Gastroenterologist Robin Mendelsohn (right) starts a procedure in one of our state-of-the-art endoscopy suites. Getting an accurate diagnosis is essential in helping our doctors make the best treatment plan for you.
Colorectal cancer is often found after symptoms appear, but most people with early colon or rectal cancer don’t have symptoms, which usually only develop with more advanced disease. This is why we recommend regular screening tests to detect the disease at an early stage when it’s easier to treat.
If your doctor finds something suspicious during a screening exam, or if you have any of the symptoms of colorectal cancer, he or she will take your medical history to check for symptoms and risk factors and will probably recommend exams and tests to find the cause. These tests may include a physical exam, such as feeling your abdomen; certain blood tests; and a colonoscopy.
If we suspect you may have colorectal cancer based on your initial exam and tests, our specialists will take a biopsy sample during a colonoscopy. In a biopsy, the doctor removes a small piece of tissue with a special instrument inserted through the rectum. One of the expert pathologists (doctors who specialize in diagnosing disease) at Memorial Sloan Kettering then examines the tissue sample under a microscope.
If your treatment team diagnoses you with colorectal cancer, the next critical step is figuring out the stage of the cancer, or how advanced it is. Staging helps us design a treatment plan that attacks your cancer in the most effective way possible. To determine the stage of your cancer, your team runs tests to figure out two things:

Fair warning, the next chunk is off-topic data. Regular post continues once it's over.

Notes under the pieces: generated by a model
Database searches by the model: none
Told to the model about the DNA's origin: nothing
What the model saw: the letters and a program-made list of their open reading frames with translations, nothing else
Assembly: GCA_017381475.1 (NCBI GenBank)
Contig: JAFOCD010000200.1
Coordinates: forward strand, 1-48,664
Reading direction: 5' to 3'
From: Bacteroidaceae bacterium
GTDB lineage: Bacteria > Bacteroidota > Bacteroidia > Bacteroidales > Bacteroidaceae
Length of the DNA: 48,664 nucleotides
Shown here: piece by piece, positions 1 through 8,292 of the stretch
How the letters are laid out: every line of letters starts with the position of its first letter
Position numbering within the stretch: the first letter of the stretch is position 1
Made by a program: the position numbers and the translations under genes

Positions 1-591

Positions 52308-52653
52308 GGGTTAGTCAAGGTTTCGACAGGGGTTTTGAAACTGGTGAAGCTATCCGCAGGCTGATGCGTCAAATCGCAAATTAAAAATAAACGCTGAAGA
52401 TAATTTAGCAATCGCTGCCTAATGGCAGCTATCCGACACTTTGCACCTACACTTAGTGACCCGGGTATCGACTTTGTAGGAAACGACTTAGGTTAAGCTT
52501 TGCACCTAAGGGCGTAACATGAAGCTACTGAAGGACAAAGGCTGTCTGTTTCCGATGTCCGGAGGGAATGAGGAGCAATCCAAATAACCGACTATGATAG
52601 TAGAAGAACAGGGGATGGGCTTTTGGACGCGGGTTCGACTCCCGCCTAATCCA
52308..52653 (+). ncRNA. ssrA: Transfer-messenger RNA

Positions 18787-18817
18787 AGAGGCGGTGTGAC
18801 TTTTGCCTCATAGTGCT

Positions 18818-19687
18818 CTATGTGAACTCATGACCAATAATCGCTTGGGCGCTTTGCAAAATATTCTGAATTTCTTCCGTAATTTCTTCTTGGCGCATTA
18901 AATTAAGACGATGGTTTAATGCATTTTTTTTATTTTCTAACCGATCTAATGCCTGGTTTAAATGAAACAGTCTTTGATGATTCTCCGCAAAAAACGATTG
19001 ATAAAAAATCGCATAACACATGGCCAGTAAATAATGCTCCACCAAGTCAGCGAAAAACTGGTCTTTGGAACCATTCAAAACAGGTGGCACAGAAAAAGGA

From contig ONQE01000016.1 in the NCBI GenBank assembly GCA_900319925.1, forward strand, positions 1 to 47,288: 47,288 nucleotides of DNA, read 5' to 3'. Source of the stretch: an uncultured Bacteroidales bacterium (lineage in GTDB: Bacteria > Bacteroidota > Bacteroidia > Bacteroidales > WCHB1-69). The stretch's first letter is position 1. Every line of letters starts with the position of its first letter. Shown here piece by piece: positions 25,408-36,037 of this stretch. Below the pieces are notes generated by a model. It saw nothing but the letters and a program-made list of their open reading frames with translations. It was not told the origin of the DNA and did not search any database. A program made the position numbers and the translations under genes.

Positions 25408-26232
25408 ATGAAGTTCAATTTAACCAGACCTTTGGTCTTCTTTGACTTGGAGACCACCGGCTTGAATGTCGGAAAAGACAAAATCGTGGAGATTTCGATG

- how deep the cancer has spread through your colon
- whether the cancer has metastasized (spread) to other parts of your body
Your treatment team may recommend the following tests:
- CT and MRI scans to show if the cancer has metastasized to other organs
- CEA blood tests to detect CEA, a protein that’s a marker for colorectal cancer
Colorectal cancers can involve a number of different genetic mutations that cause normal cells to become cancerous. These changes in the genes, called somatic mutations, are found only in cancer cells. They are not found in your normal cells and they can’t be passed down to your children.
For stage 4 cancers, pathologists at Memorial Sloan Kettering will do molecular testing on the tumor to detect somatic mutations. These mutations can indicate certain behaviors of the tumor and predict how it might react to certain treatments. Knowing as much as possible about the tumor’s genetic makeup can help your treatment team choose a plan of care that’s most likely to help you.
If you have metastatic diseases, your doctor will test biopsy samples for mutations in genes called EGFR, KRAS, and BRAF, which are common in colorectal cancer, as well as mutations in other less common genes. This advanced tool can look for multiple mutations at once and provide quicker results. It’s also more sensitive, allowing our pathologists to test biopsy samples that have fewer tumor cells.